Today’s generation of young adults are wired differently than their predecessors. As a whole, they want jobs with meaning. Millennials have a desire to change things, are socially liberal, and are far more inclined towards social justice than their working counterparts. “Giving back” and “being civically engaged” are high priorities for those entering the workforce. And according to the Case Foundation, roughly seventy five percent of millennials share on social media regularly; Facebook and Twitter are their platforms for change.
It is no different here in Charlottesville, where the large population of students only contributes to that giving climate. But for all the actual good that social media and technology can do, it often becomes lost or outshined in the echo chamber of online buzzwords. That’s where Totem comes in: an app that makes giving to your community as fun, easy, and engaging as possible.
It was 2014, the year of the ALS Ice Bucket Challenge, when P.J. Harris came up with the idea for Totem. The founder and CEO wanted to funnel the productive parts of social media into one place to make it as easy as possible for people to be philanthropists.
“Philanthropy” is an intimidating word. It’s easy to assume that, in the world of charity, you need excessive amounts of money and time to make a difference. And there are a fair amount of roadblocks, both perceived and real, before the average person can to contribute to their community. It’s sometimes difficult to see the benefit of “just one person,” to find and connect with places or people that need help, or to find the extra time or money. With the big guys already taking care of philanthropy, why bother? For many people, good works are something you “should” do, not a part of everyday life.
It isn’t that people in Charlottesville don’t want to help– they do. Lots of people here already work hard to give back. But P.J. Harris wanted it to be truly easy for anyone to follow through charitably and get rewarded for doing so. In 2014, P.J. tapped his roommate, Danny O’Donnell, to get Totem started, and a year later added UVa undergrads Alan Wei and Kyle Matthews to the team. A new version of the app was released this past August, adding even more interactive features. P.J. says their approach is still constantly evolving as they search for the highest levels of engagement.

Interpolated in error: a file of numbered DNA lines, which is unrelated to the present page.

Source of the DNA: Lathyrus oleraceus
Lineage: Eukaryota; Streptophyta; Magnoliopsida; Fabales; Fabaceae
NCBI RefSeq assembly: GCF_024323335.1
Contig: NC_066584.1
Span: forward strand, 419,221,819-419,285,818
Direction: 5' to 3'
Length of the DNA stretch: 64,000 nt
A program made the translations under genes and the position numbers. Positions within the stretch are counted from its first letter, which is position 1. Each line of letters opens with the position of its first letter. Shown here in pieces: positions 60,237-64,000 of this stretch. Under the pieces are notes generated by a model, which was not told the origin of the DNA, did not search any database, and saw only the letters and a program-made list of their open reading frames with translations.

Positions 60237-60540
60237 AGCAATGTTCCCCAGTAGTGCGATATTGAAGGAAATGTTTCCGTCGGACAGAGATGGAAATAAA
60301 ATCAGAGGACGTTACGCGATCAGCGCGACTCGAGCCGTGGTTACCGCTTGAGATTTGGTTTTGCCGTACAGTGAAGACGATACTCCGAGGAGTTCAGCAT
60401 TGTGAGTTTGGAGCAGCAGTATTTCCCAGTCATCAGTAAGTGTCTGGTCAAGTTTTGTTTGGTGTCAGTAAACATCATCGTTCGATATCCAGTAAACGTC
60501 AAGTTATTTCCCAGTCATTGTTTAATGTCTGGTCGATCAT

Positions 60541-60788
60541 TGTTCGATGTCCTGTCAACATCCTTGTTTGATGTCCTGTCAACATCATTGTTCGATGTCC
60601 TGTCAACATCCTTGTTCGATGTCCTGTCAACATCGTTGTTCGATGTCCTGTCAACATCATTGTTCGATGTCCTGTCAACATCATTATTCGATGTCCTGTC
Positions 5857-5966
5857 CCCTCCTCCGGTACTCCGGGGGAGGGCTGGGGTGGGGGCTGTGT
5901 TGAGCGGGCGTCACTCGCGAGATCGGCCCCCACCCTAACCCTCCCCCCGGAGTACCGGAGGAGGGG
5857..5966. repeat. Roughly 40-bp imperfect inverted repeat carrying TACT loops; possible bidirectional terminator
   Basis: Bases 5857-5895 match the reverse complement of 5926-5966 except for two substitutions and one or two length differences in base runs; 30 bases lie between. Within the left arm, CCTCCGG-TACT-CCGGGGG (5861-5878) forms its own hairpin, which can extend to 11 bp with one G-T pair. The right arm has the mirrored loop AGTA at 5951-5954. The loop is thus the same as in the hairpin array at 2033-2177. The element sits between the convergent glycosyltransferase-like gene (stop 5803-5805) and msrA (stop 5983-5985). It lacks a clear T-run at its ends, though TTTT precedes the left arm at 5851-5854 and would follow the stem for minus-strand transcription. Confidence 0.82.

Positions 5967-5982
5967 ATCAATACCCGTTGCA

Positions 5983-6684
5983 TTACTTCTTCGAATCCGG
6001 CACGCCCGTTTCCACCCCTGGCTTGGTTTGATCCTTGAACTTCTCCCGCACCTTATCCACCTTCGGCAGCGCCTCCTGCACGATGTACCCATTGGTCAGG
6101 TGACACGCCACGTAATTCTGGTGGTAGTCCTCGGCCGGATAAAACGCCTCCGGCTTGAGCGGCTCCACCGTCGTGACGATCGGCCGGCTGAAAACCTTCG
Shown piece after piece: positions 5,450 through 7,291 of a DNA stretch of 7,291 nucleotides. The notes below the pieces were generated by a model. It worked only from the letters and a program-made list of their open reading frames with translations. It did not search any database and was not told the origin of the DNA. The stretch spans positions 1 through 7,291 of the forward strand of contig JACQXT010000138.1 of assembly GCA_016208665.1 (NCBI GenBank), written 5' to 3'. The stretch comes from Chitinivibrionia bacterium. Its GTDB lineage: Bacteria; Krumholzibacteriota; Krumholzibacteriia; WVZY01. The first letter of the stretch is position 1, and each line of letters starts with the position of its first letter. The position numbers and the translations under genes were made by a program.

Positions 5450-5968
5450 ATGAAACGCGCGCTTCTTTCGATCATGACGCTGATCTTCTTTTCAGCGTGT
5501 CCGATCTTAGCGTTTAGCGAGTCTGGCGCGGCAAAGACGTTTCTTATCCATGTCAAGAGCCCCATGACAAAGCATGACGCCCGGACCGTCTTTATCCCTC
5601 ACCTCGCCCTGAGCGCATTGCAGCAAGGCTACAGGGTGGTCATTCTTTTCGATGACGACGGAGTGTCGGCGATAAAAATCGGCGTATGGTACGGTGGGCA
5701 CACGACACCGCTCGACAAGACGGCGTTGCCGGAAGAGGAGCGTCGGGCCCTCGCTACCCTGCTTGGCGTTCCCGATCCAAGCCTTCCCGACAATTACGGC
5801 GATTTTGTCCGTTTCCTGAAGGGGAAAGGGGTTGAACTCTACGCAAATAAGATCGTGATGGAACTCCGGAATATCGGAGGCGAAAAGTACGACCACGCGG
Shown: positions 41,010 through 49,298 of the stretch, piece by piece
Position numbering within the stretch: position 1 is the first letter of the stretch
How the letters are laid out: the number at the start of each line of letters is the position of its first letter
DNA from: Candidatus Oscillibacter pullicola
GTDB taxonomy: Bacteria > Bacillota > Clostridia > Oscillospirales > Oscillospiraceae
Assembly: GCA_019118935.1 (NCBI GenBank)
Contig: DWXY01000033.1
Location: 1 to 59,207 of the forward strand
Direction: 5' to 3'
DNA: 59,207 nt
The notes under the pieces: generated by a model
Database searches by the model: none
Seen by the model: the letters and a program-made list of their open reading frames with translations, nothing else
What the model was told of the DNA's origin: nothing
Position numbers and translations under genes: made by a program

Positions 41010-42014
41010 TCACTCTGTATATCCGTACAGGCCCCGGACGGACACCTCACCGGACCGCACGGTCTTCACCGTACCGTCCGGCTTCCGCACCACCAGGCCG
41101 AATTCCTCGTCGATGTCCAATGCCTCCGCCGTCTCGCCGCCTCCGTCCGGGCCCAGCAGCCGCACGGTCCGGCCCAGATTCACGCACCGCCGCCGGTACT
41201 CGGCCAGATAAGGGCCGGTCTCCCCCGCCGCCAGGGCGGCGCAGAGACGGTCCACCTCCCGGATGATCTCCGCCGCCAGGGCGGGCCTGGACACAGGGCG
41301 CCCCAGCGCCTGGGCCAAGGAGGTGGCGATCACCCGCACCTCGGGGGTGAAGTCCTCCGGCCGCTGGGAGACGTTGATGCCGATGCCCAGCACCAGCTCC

Totem knows that it’s not just people, but also businesses, which need support and inspiration for charity. Businesses are a great charitable force and often go unnoticed or unsupported by the local community; P.J. wants Totem to serve as a bridge between the two. Totem doesn’t only involve the people of Charlottesville in philanthropy; it incentivizes businesses to participate as well, providing them with an outlet to give light to their good works, and a high level of local engagement.
That’s where Totem Charity Challenges come in. This semester, four Corner businesses sponsored a local cause through Totem. The initial challenge was issued by Roots, which incentivized UVa students to donate over $600 one weekend to the UVa Children’s Hospital by providing free salad bowls as rewards. The next challenge came from Mincer’s, which offered top supporters of the YMCA generous amount of UVa swag.
Raising $600 for charity is a notable achievement, especially since it was achieved only weeks after Totem started working on the Roots sponsorship. This is only the beginning– a fantastic way for Totem to start trying out collective engagement and testing the waters for the Charlottesville community’s impact potential. It marks a change in Totem’s method; the Challenge is more concentrated than just the app alone, and with a big incentive comes a bigger impact.
The app was easy to use: Charlottesville residents and students simply took a few minutes to donate/volunteer/post to reap some “feel good!” rewards. Local businesses that participated got a customer draw and the publicity of their charitable deeds. That bridge, between different parts of a community, is what makes Totem’s philanthropic platform different– and important. By bringing divided groups together, the charitable impact is, of course, bigger than what they would have done on their own. But it also encourages the community itself to be more connected, activating a little more interaction between its levels.
For a community like Charlottesville, with fairly distinct lines between residents, students, and local businesses, the app is a great way to form bonds between those parts of a local system– bonds that, once established, can be accessed again in the future.
That idea of lasting connections inspired the name for Totem. P.J. Harris describes its origins this way: “The indigenous peoples of the Pacific Northwest originally crafted totem poles as monuments to milestones within their communities. The many-faced monoliths are representative of the idea that, by bringing all of the faces of a community together for good, we are much more powerful than any one piece alone.”
At its core, Totem just wants to help people give back. “Giving should be something you can do with your friends,” P.J. says; it should be an “easy, fun way to engage with your community.” Philanthropy matters most when it comes from more than a feeling of guilt, and it shouldn’t have to in the first place: it’s a community matter. Everyone benefits from it. The Charity Challenge is a fantastic way for Totem to put these values into action– and it’s only the beginning of Totem’s efforts to collectivize the power of individuals to make a difference.